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Holin in the holin-endolysin system is a phage-encoded hydrophobic membrane protein involved in the substantial permeability of the cytoplasmic membrane, allowing the transfer of endotoxin to the periplasm and the attack of peptidoglycan. Holins act as protein clocks of the phage replication cycle that direct the endolysins to gain easy access close to the cell wall from within. Finally, the bacterial cells lose their stiffness, which eventually leads to cell lysis and death. These endolysins if applied externally to the target bacterium can easily have direct access to the cell wall causing rapid lysis of the bacterial cells. In elongated cells, the effective local concentrations required to form holin aggregates cannot be reached at the appropriate times to trigger lysis. This results in a delay in the lysis of bacterial cells and therefore an increase in the number of phages within them. For phage λ, interruptions in the cytoplasmic membrane by holins occur from the formation of "holes" ranging in size up to >1mm. Holins alone are unable to cause cell lysis since the destruction of the peptidoglycan is necessary to destabilize the cell wall. Of these 105 identified holin genes, the majority are from bacteriophages or prophages; some are from cryptic prophages.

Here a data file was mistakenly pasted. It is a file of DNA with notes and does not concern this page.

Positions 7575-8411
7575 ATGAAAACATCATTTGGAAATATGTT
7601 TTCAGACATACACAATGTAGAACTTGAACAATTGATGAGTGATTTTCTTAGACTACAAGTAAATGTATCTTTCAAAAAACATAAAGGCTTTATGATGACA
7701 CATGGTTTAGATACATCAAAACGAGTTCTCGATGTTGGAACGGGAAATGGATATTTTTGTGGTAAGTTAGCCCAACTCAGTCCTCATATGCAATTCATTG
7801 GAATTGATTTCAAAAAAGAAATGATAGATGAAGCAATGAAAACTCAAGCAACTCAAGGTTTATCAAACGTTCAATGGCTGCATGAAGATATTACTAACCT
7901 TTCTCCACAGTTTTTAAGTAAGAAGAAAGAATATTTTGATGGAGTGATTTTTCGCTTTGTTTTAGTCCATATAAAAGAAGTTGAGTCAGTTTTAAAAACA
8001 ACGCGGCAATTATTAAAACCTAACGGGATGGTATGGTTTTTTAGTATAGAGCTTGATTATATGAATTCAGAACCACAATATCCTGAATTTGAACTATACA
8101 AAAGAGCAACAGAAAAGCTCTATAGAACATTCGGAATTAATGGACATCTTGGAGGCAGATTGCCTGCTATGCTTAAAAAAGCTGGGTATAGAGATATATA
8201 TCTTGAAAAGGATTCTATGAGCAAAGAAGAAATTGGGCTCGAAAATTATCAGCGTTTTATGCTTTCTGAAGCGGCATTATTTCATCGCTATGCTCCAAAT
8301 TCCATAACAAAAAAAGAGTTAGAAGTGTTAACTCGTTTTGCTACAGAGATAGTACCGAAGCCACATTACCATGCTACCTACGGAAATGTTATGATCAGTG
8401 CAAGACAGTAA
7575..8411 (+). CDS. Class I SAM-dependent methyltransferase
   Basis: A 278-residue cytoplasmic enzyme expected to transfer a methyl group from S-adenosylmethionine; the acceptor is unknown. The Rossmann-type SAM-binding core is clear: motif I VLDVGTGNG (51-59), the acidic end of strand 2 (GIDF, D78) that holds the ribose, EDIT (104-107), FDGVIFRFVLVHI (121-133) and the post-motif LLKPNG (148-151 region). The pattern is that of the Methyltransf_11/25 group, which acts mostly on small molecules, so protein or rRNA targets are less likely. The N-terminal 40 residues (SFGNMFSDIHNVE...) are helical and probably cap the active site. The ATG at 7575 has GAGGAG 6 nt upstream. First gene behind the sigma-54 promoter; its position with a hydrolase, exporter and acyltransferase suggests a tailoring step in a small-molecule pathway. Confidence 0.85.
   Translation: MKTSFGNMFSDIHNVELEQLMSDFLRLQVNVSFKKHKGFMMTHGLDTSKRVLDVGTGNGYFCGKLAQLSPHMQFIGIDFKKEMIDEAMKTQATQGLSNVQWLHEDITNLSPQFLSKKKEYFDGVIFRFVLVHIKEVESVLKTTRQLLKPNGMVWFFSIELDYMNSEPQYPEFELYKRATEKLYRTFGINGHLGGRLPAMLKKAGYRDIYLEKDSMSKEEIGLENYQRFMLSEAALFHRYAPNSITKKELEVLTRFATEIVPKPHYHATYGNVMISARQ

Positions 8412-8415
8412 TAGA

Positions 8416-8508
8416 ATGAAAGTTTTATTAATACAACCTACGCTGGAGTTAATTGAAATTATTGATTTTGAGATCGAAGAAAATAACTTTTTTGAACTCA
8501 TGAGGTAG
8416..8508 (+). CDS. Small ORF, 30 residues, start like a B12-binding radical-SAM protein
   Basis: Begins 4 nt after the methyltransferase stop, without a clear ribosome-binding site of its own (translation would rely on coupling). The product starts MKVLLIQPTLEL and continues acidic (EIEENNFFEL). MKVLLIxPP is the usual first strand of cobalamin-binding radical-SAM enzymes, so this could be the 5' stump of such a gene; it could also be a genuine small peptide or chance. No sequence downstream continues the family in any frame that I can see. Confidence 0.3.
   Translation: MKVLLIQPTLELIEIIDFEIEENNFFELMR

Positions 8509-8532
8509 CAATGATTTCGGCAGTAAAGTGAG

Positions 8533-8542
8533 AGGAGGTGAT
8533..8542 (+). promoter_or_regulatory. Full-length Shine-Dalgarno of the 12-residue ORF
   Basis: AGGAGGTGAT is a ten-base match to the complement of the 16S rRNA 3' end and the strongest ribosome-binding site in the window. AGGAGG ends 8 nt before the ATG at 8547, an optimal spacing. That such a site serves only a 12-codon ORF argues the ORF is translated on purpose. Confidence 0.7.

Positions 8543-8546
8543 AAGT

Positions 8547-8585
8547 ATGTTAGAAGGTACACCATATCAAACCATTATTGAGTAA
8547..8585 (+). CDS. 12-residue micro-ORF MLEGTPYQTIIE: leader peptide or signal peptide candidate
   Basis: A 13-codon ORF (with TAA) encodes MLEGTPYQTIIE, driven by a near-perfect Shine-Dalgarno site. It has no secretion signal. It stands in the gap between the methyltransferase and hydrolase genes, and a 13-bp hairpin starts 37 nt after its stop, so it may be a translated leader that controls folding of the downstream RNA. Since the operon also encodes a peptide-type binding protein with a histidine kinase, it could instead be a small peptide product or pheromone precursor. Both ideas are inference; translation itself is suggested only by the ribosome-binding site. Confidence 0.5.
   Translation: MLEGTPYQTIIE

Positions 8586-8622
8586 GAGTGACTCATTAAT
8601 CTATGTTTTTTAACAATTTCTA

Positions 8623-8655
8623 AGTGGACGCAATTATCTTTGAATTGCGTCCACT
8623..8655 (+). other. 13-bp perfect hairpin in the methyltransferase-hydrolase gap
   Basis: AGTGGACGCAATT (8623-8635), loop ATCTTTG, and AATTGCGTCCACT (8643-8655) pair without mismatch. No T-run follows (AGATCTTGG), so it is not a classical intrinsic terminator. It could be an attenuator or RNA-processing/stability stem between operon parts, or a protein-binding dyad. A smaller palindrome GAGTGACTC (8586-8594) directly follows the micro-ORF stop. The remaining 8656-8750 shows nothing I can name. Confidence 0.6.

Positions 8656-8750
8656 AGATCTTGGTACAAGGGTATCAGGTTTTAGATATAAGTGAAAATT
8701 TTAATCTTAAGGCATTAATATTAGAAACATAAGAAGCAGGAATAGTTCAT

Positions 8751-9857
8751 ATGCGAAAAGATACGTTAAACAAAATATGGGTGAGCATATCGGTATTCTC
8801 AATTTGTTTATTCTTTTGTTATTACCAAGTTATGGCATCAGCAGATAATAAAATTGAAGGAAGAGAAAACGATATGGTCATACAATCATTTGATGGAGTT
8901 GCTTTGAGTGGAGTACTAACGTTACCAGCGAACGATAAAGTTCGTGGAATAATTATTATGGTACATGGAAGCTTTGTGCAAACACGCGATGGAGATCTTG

Holins are encoded in phage genomes and promote cell lysis to release virions, and in bacterial genomes, they serve a variety of potential or established functions. This includes (i) the release of gene transfer agents, (ii) the promotion of differentiation programs such as those that allow sporulation and spore germination, (iii) the promotion of biofilm formation, (iv) the promotion of responses to stress conditions, and (v) the release of toxins and other proteins. Holins play two well-defined roles in the phage infection cycle. They allow the release of the endolysin, their primary function (e.g., their membrane permeation function), and they determine the timing of the end of the infection cycle, their secondary function, a "clock" function. Holins have recently been used in work attempting to construct potential vaccines.
A typical phage-encoded holin may accumulate harmlessly in the cytoplasmic membrane until triggered at a specific time to form huge pores, allowing an endolysin to reach the periplasm to degrade the peptidoglycan cell wall. Holins form pores in the cytoplasmic membrane of bacteria with the main purpose of releasing endotoxins, hydrolyzing the cell wall, and inducing cell death.
Fig.1 Model for holin triggering. (White, 2011)
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